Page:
The PPARγ agonist, 15d-PGJ2, functions as a general inhibitor of microglial functions [56-58]. For example, this agent inhibits the expression of inducible nitric oxide synthase, tumor necrosis factor-α, interleukin-1 β and major histocompatibility complex class II in activated microglia. Inhibition of the signal transducer and activator of transcription 1 (STAT-1) and the nuclear factor kB (NF-kB) may be partially responsible for the inhibitory effects. Results from this study further indicated that PPAR agonists could reduce c-jun activation (Fig. 6). Given the suggestion that an up-regulation of c-jun is a cause of PCD [15,16], a reduction in c-jun activation by PPAR agonists should attenuate 25-OH-cholesterol induced cytotoxicity. Consistent with this idea, results from this study indicated that 15d-PGJ2, indomethacin and WY14643 could attenuate the cytotoxicity caused by 25-OH-cholesterol to various degrees (Fig. 7,8,10). Since the protective effect of WY14643 could be observed only at concentrations higher than 200 μM, there is a possibility that this agent acted on the PPARγ receptor to achieve the protection. Similar protective roles of PPAR agonists have been shown in other nervous tissues. For example, PPARγ agonists were shown to protect cytokine-induced PCD in cerebellar granule cells [59]. These agents could also block the neurotoxic effects caused by β-amyloid activated microglia, and thus might be beneficial in the treatment of Alzheimer's disease [60]. In non-neuronal tissues, PPARα activation was shown to suppress both spontaneous rat hepatocyte PCD and the PCD induced by transforming growth factor-β1 [61].

Conclusions

Treatment of microglia with 25-OH-cholesterol caused an induction of c-jun, phospho-c-jun and a reduction in cellular viability. PPAR agonists reduced the 25-OH-cholesterol induced c-jun activation and attenuated the cytotoxicity. This group of compounds may be useful in future development of pharmacological agents against cholesterol oxide induced cytotoxicity.

Materials and methods

Cell culture

The N9 murine microglia cell line was a gift kindly provided by Dr. P. Ricciardi-Castagnoli [62]. This cell line has been used extensively as a model for microglia [63-65]. These cells were derived by immortalization of day 13 embryonic brain cultures with a retrovirus carrying an activated v-myc oncogene. The cultures were maintained in Minimum Essential Medium (MEM, GibcoBRL, Grand Island, NY) supplemented with 10% heat-inactivated fetal bovine serum (Sigma, St. Louis, MO), 1.4 mM glutamine (GibcoBRL, Grand Island, NY) and 20 μM 2-mercaptoethanol (Sigma, St. Louis, MO). WY14643 and 15d-PGJ2 were purchased from Cayman (Ann Arbor, MI). Indomethacin, ibuprofen and all other pharmacological and general biochemical reagents were purchased from Sigma (St. Louis, MO) unless otherwise stated.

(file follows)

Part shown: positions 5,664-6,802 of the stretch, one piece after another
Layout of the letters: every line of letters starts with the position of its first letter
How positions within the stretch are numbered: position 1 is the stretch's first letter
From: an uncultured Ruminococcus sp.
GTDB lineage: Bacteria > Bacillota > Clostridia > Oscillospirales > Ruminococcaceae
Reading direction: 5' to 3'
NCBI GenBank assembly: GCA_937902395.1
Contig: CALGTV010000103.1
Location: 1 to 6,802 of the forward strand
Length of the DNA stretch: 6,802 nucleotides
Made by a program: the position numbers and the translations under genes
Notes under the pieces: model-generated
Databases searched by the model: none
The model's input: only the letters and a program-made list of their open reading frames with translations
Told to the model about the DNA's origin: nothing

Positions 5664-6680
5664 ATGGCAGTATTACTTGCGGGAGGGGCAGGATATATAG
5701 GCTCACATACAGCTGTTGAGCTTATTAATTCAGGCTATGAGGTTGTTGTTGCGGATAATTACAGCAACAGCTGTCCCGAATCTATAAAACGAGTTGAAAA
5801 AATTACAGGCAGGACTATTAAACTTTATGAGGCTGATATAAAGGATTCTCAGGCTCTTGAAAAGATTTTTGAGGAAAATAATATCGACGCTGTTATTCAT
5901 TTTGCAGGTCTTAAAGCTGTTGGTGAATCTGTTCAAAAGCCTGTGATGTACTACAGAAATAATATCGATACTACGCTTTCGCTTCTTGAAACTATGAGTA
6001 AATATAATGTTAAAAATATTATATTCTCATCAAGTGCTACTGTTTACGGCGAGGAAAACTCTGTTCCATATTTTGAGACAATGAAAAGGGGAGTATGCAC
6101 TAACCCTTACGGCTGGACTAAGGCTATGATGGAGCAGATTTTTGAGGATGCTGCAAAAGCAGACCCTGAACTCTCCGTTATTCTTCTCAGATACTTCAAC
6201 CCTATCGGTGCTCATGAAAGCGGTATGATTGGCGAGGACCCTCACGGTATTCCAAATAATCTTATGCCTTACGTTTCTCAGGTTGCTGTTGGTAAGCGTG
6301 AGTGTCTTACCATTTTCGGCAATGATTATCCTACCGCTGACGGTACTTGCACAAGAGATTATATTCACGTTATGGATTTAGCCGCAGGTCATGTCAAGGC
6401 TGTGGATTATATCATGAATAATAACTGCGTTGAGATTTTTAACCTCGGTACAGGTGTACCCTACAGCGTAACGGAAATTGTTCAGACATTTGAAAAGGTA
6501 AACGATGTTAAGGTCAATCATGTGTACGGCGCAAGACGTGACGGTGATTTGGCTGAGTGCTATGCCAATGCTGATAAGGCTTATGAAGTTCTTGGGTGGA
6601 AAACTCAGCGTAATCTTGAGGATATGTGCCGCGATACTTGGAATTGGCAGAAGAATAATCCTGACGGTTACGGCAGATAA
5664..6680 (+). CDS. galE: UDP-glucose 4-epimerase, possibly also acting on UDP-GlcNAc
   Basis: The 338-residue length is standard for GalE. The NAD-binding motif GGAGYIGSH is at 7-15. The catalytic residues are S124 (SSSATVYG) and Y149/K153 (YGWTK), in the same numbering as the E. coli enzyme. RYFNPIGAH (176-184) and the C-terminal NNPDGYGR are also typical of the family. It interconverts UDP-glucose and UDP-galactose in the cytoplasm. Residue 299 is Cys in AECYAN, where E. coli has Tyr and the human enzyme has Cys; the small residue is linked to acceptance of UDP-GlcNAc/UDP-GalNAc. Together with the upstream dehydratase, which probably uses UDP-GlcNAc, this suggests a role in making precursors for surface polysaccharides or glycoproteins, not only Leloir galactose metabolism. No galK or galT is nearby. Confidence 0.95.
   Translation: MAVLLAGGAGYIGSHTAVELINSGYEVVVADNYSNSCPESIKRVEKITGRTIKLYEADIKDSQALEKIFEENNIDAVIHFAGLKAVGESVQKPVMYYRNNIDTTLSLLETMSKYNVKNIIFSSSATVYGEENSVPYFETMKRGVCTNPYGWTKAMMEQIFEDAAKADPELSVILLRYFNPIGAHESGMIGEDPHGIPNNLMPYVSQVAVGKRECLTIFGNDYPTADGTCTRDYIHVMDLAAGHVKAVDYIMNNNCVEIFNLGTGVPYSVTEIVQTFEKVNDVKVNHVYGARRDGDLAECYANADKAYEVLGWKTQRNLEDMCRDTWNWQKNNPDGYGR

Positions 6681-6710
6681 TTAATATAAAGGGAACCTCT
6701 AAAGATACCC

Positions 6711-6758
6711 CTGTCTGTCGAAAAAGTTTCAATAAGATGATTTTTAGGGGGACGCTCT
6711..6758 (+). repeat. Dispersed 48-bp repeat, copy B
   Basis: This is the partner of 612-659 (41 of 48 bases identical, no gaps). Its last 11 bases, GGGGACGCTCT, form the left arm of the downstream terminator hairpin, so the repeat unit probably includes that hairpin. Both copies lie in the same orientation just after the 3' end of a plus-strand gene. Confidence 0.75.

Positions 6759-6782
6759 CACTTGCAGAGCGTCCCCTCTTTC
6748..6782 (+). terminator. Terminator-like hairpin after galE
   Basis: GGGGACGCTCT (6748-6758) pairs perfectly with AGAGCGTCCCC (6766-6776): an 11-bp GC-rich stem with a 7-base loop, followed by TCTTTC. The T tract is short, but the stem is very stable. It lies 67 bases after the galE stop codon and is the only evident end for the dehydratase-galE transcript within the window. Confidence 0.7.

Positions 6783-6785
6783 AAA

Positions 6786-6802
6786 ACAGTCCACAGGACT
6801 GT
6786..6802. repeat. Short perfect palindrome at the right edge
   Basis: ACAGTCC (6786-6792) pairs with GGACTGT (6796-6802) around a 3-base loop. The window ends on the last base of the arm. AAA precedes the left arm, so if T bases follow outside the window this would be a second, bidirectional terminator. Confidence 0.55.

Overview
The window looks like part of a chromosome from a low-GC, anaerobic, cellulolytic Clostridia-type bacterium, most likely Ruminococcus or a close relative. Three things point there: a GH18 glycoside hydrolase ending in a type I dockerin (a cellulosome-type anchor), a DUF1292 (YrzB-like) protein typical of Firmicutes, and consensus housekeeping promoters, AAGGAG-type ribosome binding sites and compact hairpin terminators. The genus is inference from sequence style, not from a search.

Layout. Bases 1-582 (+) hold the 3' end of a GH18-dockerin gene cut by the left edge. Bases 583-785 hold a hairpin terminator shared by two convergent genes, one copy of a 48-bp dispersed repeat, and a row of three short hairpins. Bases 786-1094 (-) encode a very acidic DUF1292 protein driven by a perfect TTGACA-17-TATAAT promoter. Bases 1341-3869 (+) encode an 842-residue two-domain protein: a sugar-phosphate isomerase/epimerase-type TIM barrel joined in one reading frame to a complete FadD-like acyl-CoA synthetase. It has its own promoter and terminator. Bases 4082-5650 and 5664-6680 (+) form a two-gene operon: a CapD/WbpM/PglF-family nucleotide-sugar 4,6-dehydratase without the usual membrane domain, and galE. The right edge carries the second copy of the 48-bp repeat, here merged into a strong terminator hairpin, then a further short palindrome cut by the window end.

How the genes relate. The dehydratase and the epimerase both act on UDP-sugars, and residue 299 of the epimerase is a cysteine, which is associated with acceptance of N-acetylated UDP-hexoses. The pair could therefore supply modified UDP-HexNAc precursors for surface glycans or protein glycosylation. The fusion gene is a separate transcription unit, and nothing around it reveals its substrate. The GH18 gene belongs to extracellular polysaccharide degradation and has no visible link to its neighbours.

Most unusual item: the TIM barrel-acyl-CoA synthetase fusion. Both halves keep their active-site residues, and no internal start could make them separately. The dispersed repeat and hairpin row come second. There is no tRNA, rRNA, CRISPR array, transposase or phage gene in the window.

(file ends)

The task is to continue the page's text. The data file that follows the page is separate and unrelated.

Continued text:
Cell viability

Cells grown in 96-well plates (20,000 cells/well, ~90% confluency) were treated with testing agents for a period of time as indicated in the figure legends; then, the viability from each treatment was determined by the MTT (3-(4,5-dimethylthiazole-2yl)-2,5-diphenyltetrazolium bromide) assay [66]. Culture medium was removed after treatment, then 100 μl MTT solution (100 μg/ml prepared in MEM) was added to each well. The cultures were incubated at 37°C for one hour in a tissue culture incubator. The MTT solution was then removed, and the cells in each well were lysed by the addition of 100 μl dimethly sulfoxide. The plate was placed on a shaker for one hour at room temperature to complete the lysing process, then the optical density of each well was measured by a 96-well plate reader with a filter setting at 570 nm (reference filter setting was 630 nm).

Western blot analysis

Protein isolated from cytoplasm was separated by SDS-PAGE on 10% polyacrylamide gels and transferred to nitrocellulose membranes (NitroBind, MSI, Westborough, MA), then incubated with primary antibody overnight at 4°C. Specific bands were detected by incubating the membrane with horseradish peroxidase conjugated secondary antibody for 45 minutes at room temperature, then with ECL Western Blotting Detection Reagents (Amersham Life Science, Arlington Heights, IL) according to the manufacturer's protocol. The primary antibodies used in this set of experiments were from New England Biological (anti-phospho-c-jun at serine 73, used at 1:1000) or Santa Cruz (anti-c-jun, used at 1:3000; anti-phospho-c-jun at serine 63, used at 1:1000, anti-JNK, used at 1:3000; anti-ERK 1/2, used at 1:3000; anti-phospho-ERK, used at 1:2000; anti-p38, used at 1:3000; anti-phospho-p38, used at 1:1000).

Statistical analysis

Unless otherwise stated, results of cell viability experiments were pooled from 12 replicate samples derived from 3 independent experiments, and expressed as mean ± SEM. Statistical analysis was performed by analysis of variance (one-way ANOVA) followed by the Bonferroni test to determine the significance of difference.

List of abbreviations

15d-PGJ2, 15-deoxy-delta 12, 14-PGJ2; AP-1, activator protein-1; ERK, p42/44, Extracellular signal-Regulated Kinase; LDL, low density lipoprotein; MAP kinases, Mitogen-Activated Protein kinases; MTT (3-(4,5-dimethylthiazole-2yl)-2,5-diphenyltetrazolium bromide); PCD, programmed cell death; PPARs, peroxisome proliferator-activated receptors; SAPK/JNK, Stress-Activated Protein Kinase/ c-Jun NH2-terminal Kinase.

Acknowledgments

This work was supported by the Arkansas Science & Technology Authority, Fight For Sight, and Research to Prevent Blindness.